An Alabama attorney is suing Gov. Robert Bentley for issuing an order last month to remove four Confederate flags from the state Capitol grounds, AL.com reported.
The lawsuit, filed by Melvin Hasting in Montgomery County Circuit Court on Tuesday, alleges that the Republican governor “overstepped his authority” in ordering the flags to be taken down following last month’s shooting massacre in Charleston, South Carolina. That attack left nine African American parishioners dead at the historic Emanuel AME Church, where the victims had gathered for a Bible study session. Photographs show the admitted gunman, Dylann Roof, posing with the Confederate battle flag in pictures taken prior to the attack.
Unlike in South Carolina, however, which requires a two-thirds supermajority of both houses of the state legislature in order to make any changes to Civil War symbols, Alabama has no law prohibiting the removal of Confederate flags by executive order. On June 24 – one week after the Charleston shooting – Gov. Bentley ordered the removal of four flags that flew above a memorial honoring Civil War soldiers in front of the statehouse in Montgomery.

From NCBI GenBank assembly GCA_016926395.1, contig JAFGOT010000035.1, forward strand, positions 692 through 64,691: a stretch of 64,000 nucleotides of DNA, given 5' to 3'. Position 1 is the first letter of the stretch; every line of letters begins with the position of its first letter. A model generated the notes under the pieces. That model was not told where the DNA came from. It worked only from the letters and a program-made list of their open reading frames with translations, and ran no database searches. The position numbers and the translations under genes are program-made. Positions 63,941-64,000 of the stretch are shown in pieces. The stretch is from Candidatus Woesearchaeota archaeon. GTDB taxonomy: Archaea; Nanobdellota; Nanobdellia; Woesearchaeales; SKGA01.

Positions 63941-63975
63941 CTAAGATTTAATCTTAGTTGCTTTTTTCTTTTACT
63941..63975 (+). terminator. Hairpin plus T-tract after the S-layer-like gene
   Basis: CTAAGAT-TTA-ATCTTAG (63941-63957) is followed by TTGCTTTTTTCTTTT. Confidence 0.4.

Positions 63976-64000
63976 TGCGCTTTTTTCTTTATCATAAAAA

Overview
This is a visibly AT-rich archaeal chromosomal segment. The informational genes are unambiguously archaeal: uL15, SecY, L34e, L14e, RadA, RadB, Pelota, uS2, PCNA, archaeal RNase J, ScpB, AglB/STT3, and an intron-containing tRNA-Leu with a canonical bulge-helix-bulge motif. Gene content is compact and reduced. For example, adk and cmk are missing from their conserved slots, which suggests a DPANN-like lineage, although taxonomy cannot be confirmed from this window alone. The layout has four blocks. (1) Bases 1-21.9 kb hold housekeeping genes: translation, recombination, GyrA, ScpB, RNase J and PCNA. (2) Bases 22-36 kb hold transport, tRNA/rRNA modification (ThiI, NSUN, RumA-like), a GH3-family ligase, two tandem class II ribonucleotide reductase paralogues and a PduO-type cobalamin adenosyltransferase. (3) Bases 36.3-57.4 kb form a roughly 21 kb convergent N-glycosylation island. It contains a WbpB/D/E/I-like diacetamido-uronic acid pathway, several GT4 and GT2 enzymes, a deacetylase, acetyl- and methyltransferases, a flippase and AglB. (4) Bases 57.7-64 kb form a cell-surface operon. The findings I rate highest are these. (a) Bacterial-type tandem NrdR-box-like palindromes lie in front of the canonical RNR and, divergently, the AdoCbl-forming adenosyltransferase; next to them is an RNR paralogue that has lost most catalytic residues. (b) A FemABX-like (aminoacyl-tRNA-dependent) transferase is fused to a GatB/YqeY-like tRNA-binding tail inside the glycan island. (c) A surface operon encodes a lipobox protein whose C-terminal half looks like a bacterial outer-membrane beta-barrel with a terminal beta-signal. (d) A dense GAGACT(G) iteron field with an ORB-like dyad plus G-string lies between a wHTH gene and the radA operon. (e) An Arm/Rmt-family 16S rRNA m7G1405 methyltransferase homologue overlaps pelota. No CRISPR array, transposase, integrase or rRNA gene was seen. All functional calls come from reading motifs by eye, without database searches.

“This is the right thing to do,” Bentley told AL.com at the time. “We are facing some major issues in this state regarding the budget and other matters that we need to deal with. This had the potential to become a major distraction as we go forward. I have taxes to raise, we have work to do. And it was my decision that the flag needed to come down.”
Hasting, however, believes the governor’s action marked a violation of Alabama code, under which the Alabama Historical Commission has a duty to “promote and increase knowledge and understanding of the history of this State from the earliest time to the present, including the archaeological, Indian, Spanish, British, French, colonial, Confederate and American eras.” He asked the court for a preliminary injunction to settle the question over the powers of the Historical Commission and the governor, and for the Confederate flags to be returned to the memorial in their original condition.